MIRI’s September Newsletter

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Greetings from the Executive Director

Dear friends,

With your help, we finished our largest fundraiser ever, raising $400,000 for our research program. My thanks to everyone who contributed!

We continue to publish non-math research to our blog, including an ebook copy of The Hanson-Yudkowsky AI-Foom Debate (see below). In the meantime, earlier math results are currently being written up, and new results are being produced at our ongoing decision theory workshop.

This October, Eliezer Yudkowsky and Paul Christiano are giving talks about MIRI’s research at MIT and Harvard. Exact details are still being confirmed, so if you live near Boston then you may want to subscribe to our blog so that you can see the details as soon as they are announced (which will be long before the next newsletter).

This November, Yudkowsky and I are visiting Oxford to “sync up” with our frequent collaborators at the Future of Humanity Institute at Oxford University, and also to run our November research workshop (in Oxford).

And finally, let me share a bit of fun with you. Philosopher Robby Bensinger re-wrote Yudkowsky’s Five Theses using the xkcd-inspired Up-Goer Five Text Editor, which only allows use of the 1000 most common words in English. Enjoy.


Luke Muehlhauser

Executive Director

The Hanson-Yudkowsky AI-Foom Debate is now available as an eBook!

In late 2008, economist Robin Hanson and AI theorist Eliezer Yudkowsky conducted an online debate about the future of artificial intelligence, and in particular about whether generally intelligent AIs will be able to improve their own capabilities very quickly (a.k.a. “foom”). James Miller and Carl Shulman also contributed guest posts to the debate.

The original debate took place in a long series of blog posts, which are collected here. This book also includes a transcript of a 2011 in-person debate between Hanson and Yudkowsky on this subject, a summary of the debate written by Kaj Sotala, and a 2013 technical report on AI takeoff dynamics (“intelligence explosion microeconomics”) written by Yudkowsky.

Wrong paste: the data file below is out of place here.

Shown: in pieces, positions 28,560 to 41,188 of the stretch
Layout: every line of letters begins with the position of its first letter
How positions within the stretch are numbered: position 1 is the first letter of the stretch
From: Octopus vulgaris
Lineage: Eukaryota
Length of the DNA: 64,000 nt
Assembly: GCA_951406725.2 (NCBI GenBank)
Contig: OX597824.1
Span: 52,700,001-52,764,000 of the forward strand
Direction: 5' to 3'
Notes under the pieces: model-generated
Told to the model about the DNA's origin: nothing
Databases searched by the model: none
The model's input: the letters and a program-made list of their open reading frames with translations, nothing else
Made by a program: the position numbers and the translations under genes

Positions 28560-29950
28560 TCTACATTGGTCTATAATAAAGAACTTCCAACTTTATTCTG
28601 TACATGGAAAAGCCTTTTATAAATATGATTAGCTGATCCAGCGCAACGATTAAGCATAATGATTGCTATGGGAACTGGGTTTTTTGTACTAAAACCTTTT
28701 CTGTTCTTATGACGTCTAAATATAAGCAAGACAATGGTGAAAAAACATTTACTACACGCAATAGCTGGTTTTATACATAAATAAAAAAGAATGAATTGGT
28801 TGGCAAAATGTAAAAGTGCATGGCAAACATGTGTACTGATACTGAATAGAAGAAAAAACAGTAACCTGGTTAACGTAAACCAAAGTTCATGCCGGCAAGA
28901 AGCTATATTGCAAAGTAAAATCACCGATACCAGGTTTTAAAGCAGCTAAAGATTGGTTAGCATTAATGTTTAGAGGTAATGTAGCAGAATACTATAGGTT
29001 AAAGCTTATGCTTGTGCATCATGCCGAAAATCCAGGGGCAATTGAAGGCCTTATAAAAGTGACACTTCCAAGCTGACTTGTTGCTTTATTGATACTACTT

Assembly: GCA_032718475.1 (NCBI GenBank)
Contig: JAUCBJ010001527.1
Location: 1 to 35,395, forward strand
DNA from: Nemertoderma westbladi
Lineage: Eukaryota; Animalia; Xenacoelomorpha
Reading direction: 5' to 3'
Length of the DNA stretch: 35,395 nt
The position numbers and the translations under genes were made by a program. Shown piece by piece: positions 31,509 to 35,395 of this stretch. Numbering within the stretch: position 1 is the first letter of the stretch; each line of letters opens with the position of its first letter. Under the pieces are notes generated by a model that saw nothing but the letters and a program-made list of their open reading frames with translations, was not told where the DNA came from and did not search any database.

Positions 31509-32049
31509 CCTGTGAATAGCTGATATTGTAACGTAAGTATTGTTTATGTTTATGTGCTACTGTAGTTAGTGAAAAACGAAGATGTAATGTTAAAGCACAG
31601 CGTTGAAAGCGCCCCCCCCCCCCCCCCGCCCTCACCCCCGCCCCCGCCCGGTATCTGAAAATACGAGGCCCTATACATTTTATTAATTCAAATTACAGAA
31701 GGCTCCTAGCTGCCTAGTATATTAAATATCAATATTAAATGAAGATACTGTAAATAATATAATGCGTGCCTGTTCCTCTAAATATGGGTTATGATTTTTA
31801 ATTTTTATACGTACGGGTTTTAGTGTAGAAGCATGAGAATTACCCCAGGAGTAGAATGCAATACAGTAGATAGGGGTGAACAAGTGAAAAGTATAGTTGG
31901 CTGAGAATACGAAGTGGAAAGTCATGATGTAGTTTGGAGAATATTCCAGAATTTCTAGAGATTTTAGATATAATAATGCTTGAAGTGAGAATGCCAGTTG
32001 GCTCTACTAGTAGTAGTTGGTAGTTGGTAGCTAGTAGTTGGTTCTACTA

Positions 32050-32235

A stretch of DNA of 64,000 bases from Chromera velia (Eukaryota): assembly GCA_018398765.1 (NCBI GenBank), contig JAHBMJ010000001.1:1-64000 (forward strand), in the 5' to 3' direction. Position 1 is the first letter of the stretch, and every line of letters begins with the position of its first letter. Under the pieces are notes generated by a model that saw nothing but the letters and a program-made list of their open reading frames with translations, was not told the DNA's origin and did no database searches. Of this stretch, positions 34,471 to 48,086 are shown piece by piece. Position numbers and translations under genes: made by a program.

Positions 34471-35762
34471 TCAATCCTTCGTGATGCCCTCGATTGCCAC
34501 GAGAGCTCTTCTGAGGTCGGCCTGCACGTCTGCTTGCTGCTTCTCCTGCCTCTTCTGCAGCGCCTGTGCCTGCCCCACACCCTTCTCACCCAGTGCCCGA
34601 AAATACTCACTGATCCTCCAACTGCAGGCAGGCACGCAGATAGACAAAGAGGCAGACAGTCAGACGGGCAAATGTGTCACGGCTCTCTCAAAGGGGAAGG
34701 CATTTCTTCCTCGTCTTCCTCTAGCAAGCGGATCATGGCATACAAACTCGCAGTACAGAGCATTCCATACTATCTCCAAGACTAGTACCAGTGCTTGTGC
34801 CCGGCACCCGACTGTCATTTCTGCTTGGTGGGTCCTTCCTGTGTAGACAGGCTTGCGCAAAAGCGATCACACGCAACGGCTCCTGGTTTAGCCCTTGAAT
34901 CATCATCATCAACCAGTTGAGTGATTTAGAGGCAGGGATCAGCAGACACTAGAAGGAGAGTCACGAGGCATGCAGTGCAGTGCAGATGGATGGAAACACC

Comments from the authors are included at the end of each chapter, along with a link to the original post. The curious reader is encouraged to use these links to view the original posts and all comments. This book contains minor updates, corrections, and additional citations.

The debate is completely free for download in various eBook formats. See here.

New Analyses And Interviews

As with some other independent research organizations (e.g. GiveWell), much of MIRI’s research is published directly to our blog.

Since our last newsletter, we’ve published the following expert interviews:

Holden Karnofsky on Transparent Research Analyses:

We’re certainly developing new methods of analysis and evaluation [for GiveWell Labs]. Our working framework for shallow investigations replaces “proven, cost-effective, scalable charities” with “important, tractable, non-crowded causes” in terms of what we’re looking for. Much of our work so far has been more qualitative in nature, aiming to clarify and understand the basic landscape of causes rather than assess the extent to which approaches are “proven.”

Stephen Hsu on Cognitive Genomics:

Recently the results of a massive GWAS for genes associated with educational attainment were published in Science. Some of the researchers in this large collaboration are reluctant to openly state that the hits are associated with cognitive ability (as opposed to, say, Conscientiousness, which would also positively impact educational success). But if you read the paper carefully you can see that there is good evidence that the alleles are actually associated with cognitive ability (g or IQ).